Father of Two Takes on MS
By David Lyons Published Nov 27, 2013
As we rapidly approach the holiday season, I start reflecting on all the wonderful and amazing people with MS that I have been blessed to meet through my charity the www.MSFitnessChallenge.org.
I am truly overwhelmed by the accomplishments of those with this disease and their determination to live their lives to the fullest. When I started on this journey I stood on an island alone, and now I stand in a crowd of achievers. I am honored to introduce you to one tough Canadian with MS, Sean Wingrave.
The following is Sean’s story in his own words:
I am Sean Wingrave a 37-year-old father of two children named Isabella and Jonah (ages 4 months and 2 years, respectively). I’ve been married since 2010 to my wife Andrea who stands by my side as I take MS head on. I live in Edmonton, Alberta, Canada, and I have a website where I express my feelings about MS and encourage others through my information: www.ownmultiplesclerosis.com.
On Remembrance Day of 2006, I was just 30 years old. I was at work at the restaurant I was a partner in when the entire right side of my body started to go numb. My day ended in the emergency room of a local hospital. I wouldn’t work again for seven months and my life would be forever changed.
‘My Future Looked Very Bleak’
The emergency doctors couldn’t tell me with certainty but they mentioned multiple sclerosis. Early the next spring the diagnosis was confirmed at the University of Alberta’s Multiple Sclerosis Research Department and I now was faced with a life I never imagined; a life where my future looked very bleak.
After speaking with the doctor, the nurse whisked me into another room where she began reviewing the medication I was prescribed. It wasn’t a cure but rather a vehicle to slow the leaking in a sinking ship. I remember sitting there stunned and numb to the world around me. I was so sunk into my own thoughts and emotions I didn’t even notice that the nurse never mentioned diet, exercise, or lifestyle.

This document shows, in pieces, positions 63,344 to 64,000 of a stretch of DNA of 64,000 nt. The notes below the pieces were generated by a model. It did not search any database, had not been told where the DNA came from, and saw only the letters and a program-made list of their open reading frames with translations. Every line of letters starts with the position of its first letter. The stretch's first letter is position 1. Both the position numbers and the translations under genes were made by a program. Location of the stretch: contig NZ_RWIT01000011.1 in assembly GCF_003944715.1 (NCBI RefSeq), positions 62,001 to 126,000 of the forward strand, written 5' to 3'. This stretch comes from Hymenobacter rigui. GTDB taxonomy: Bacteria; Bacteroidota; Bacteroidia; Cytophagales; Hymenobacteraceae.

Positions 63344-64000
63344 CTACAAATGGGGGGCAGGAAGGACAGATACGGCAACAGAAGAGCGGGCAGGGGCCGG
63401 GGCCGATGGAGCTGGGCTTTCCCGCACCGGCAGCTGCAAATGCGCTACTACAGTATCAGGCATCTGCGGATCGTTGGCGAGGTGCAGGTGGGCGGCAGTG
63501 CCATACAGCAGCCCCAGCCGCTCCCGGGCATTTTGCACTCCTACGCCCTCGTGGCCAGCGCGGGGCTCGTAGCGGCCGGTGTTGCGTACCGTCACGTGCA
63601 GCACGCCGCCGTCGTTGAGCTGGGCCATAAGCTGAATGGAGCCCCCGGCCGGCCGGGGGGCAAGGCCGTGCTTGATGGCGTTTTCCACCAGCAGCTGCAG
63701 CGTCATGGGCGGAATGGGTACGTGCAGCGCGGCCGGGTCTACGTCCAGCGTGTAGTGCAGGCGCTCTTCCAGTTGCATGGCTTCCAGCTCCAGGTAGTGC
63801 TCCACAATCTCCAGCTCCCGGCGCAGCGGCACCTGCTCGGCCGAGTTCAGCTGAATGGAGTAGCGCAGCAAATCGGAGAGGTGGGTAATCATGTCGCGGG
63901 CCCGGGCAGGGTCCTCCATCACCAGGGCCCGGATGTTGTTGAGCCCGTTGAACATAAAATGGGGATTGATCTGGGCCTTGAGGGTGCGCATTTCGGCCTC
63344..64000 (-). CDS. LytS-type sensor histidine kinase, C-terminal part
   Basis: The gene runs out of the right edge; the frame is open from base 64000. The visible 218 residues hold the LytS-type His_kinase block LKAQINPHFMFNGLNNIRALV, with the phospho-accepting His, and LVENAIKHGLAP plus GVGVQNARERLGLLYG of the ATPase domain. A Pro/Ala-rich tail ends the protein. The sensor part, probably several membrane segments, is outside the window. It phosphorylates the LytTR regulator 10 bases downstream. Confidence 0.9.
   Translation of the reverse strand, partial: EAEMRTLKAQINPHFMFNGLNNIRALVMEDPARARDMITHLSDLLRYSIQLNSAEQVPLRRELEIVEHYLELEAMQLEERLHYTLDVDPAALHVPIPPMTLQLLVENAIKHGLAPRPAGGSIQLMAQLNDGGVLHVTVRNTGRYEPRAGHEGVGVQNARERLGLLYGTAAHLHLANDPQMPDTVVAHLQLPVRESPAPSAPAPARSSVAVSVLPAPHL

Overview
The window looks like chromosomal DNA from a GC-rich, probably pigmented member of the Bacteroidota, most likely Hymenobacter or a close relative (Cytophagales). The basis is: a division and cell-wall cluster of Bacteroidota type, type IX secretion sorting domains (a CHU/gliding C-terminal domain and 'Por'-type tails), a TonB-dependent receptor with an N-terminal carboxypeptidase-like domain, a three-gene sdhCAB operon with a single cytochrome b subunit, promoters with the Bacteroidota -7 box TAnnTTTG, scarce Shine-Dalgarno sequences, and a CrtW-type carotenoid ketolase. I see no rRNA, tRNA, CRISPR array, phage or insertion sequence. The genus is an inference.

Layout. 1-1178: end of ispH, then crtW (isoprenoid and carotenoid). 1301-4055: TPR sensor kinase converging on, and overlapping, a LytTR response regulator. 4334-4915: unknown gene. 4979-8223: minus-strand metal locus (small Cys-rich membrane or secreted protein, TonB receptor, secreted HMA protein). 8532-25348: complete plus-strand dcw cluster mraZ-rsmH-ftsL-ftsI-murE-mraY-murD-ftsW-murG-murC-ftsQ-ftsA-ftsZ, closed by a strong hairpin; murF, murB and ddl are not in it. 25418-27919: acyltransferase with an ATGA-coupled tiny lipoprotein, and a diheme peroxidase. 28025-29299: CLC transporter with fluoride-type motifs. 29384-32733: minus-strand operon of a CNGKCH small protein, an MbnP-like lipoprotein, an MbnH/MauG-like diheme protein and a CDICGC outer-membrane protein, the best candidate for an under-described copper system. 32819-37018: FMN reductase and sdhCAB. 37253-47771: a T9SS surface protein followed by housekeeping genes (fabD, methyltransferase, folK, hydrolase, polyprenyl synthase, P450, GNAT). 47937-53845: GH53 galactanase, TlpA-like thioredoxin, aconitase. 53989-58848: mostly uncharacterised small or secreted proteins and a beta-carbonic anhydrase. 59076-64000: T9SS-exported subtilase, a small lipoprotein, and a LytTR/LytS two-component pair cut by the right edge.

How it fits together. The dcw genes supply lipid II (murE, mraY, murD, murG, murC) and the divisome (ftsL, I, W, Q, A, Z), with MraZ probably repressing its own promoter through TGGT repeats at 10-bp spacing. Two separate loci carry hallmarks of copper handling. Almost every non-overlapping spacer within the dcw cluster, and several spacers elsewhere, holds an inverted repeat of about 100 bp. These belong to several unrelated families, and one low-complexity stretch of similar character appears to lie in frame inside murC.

I went to my car bewildered and wondered if there was any point to continuing on. It seemed as though I was beginning the new life of a permanent patient. On the drive home rather being filled with sadness I became really angry. How could my life have become a cruel waiting game of taking the medication and letting the disease take its’ course?
I wasn’t able to accept it. I had to take ownership of it and be the master of my own fate.
Master Your Fate
Since 2007 I have experimented with many different approaches to my disease and what I have found is far from simple. The approach recommended by my neurologist is a combination of diet and exercise. However, there is more. I have since realized that my own mental state was broken and fractured and that my mind as well as my body would need to be healed.
For me, beating MS is about taking ownership of every facet of my life. The longer this journey has gone, the more I have realized there was not just one or two areas that needed my attention. I have to fix the whole package, and it is about taking ownership of my treatment, mind, and body.
I actually have mixed feelings about being diagnosed with MS. In some ways the disease has helped give me the focus and clarity I needed to pursue goals. It has also forced me to look critically at myself and admit that my life and lifestyle were far from perfect, and I was headed down a path to nowhere. Don’t get me wrong – I hate the disease and its’ effects, but I have to try and find something positive in my evolving story.
I have to own what happened to me and own my actions moving forward.
David Lyons: When and how were you diagnosed with MS?
Sean Wingrave: I was diagnosed in 2007, with my last major attack hitting me on Nov. 11, 2006.
DL: What would you tell others with MS to help them reach their fitness goals?
SW: I think the biggest advice I could give a fellow MSer is that if you walk one block today, walk two the next time. Each time you get out make the effort to make a small improvement on the last time.
Don’t be discouraged. It doesn’t matter how far you went, what matters is that you got out and tried. Eventually you will get stronger, and you will get more confident. That is what happened to me. I went from thinking my life was over at 30 years old to running my first half marathon before my 32nd birthday. MS or not, you can do anything you want, but you have to will yourself to do it.
DL: What are your future goals your sport and fitness in general?